Fall is the other dreaded ‘allergy season’. The biggest villain is ragweed. How bad is this weed? A single plant can produce over a billion particles of pollen. Now imagine what an entire bush of ragweed can do.
Ragweed allergy starts in late summer and continues well into fall. If you have spring pollen allergies, it is highly likely that you will also be affected by ragweed pollen.
On top of that, you still have to worry about all the other allergens. The weather is still warm and humid enough, especially at the start of fall, for mold and dust mites.
What to Do
- Stay indoors especially around the morning hours when the amount of ragweed pollen peaks. You can check your local pollen count to know when to avoid outdoors.
- If you have to go outdoors, wear a mask to avoid breathing in the pollen.
- If you are driving, keep windows closed to prevent pollen from getting in the car.
- Take off your shoes, jacket and any outer wear before getting inside the house. Take off the other clothes before you sit on the sofa or bed.
- Cleaning and vacuuming your home daily can help reduce pollen build up.
Winter: Pet Dander, Dust & Dust Mites
Pollen allergies subside during winter. People with mold allergies also get some relief as the cold weather causes mold to go dormant. But there are still a few allergens to look out for.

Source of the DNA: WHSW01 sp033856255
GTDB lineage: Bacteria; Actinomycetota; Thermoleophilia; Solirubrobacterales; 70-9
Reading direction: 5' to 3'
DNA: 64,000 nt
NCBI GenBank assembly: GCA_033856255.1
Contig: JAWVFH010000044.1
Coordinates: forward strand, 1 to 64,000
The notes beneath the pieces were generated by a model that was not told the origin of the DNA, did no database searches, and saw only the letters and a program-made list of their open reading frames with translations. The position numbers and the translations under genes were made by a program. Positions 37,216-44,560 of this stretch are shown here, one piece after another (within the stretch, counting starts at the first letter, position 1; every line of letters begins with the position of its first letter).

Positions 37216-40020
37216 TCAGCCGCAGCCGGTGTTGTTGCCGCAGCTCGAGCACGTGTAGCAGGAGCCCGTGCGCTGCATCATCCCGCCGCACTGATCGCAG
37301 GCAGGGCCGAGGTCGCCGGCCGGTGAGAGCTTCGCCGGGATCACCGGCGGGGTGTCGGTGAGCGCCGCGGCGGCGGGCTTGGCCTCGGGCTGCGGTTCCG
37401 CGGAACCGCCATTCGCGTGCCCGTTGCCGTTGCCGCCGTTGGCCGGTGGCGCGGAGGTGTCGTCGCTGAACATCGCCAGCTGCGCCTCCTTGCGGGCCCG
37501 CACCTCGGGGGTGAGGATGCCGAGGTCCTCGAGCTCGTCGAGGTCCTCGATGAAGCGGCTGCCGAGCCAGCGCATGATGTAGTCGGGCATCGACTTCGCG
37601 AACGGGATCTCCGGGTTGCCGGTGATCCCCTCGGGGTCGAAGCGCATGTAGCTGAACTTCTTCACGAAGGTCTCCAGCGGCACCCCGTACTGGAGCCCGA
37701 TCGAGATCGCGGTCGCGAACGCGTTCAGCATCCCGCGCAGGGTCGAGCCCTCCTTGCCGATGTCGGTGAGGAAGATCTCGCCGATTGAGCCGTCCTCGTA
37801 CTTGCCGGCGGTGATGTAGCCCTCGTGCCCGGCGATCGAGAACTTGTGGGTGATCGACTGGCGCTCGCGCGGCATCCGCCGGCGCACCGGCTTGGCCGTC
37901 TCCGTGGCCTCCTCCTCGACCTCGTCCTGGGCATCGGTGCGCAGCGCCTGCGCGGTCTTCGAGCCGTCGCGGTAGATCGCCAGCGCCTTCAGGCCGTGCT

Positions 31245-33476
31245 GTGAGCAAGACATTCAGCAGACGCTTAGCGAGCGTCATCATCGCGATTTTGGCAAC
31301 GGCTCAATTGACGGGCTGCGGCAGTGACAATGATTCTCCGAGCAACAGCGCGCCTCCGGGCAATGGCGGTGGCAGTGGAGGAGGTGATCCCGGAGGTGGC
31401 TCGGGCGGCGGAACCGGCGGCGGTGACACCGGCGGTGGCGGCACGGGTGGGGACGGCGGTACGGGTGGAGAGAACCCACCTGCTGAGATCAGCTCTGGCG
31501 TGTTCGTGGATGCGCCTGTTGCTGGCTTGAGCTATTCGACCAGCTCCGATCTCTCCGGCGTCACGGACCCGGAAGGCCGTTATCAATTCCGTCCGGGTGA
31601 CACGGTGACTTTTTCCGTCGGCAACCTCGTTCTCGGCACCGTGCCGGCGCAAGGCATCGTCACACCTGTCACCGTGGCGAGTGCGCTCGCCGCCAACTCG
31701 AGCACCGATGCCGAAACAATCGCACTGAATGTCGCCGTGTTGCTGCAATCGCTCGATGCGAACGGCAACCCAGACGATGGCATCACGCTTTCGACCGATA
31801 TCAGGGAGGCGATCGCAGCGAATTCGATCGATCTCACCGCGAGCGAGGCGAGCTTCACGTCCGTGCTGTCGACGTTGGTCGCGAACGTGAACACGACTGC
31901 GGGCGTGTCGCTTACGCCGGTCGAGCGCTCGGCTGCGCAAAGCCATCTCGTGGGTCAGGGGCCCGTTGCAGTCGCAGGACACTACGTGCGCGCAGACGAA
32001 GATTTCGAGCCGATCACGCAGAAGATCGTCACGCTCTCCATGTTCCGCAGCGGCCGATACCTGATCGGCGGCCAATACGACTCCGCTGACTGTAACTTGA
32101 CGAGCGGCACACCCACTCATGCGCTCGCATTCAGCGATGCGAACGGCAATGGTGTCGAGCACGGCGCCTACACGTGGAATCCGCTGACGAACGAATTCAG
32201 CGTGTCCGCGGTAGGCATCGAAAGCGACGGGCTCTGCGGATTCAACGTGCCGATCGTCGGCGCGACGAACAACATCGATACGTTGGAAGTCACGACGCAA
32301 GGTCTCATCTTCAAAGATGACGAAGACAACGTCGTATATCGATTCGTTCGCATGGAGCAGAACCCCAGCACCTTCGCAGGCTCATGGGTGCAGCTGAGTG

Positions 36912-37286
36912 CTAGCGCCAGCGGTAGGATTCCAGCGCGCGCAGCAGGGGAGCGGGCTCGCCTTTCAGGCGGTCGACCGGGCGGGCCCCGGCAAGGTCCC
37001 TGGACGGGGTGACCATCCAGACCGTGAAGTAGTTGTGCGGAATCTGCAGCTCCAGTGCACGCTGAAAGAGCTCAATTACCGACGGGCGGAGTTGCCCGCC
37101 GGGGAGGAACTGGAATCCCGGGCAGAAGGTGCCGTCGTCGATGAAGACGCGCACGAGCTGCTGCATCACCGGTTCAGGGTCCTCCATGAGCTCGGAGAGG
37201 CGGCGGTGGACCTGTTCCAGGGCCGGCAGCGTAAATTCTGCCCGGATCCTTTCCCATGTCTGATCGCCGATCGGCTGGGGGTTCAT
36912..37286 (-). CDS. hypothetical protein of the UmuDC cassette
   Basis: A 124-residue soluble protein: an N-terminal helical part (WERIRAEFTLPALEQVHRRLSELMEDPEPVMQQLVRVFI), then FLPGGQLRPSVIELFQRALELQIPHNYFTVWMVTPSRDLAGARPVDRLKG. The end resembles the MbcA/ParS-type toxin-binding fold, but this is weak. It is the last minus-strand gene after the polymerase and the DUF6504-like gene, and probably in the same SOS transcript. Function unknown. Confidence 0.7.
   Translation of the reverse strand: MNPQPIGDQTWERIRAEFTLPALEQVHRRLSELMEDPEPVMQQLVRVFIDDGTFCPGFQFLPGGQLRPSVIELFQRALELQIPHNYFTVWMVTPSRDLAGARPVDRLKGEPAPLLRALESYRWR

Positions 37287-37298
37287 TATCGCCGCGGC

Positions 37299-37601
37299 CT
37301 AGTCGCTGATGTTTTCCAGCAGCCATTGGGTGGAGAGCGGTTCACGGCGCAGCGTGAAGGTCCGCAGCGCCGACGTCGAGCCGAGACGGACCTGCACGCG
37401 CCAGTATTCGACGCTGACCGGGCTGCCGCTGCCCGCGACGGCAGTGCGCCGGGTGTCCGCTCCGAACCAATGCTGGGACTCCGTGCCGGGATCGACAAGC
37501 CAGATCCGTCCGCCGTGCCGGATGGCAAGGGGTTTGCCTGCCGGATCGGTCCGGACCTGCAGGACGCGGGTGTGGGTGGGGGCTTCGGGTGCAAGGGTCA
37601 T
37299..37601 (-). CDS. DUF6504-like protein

One of them is pet dander. You are spending more time indoors with your pet, so you are exposed to more pet dander especially if you let your pet stay on your bed or sofa.
Another allergy concern is dust. In winter, homes are tightly closed up against the cold, so dust can quickly accumulate with nowhere to go. As we turn on heat, ducts and vents also release dust that has built up over the previous months.
Dust can also bring in dust mites.
What to Do
- Dust your home before winter arrives.
- Do a maintenance run on AC and heating systems. Have the ducts and vents cleaned and replace any filters that need to be changed.
- Use a HEPA air purifier to keep indoor air clean and allergen-free.
- If you have pets, clean/vacuum floors and soft surfaces daily to prevent a build up of dander. To prevent allergy symptoms from disrupting your sleep, do not let your pet sleep in your bed or bedroom.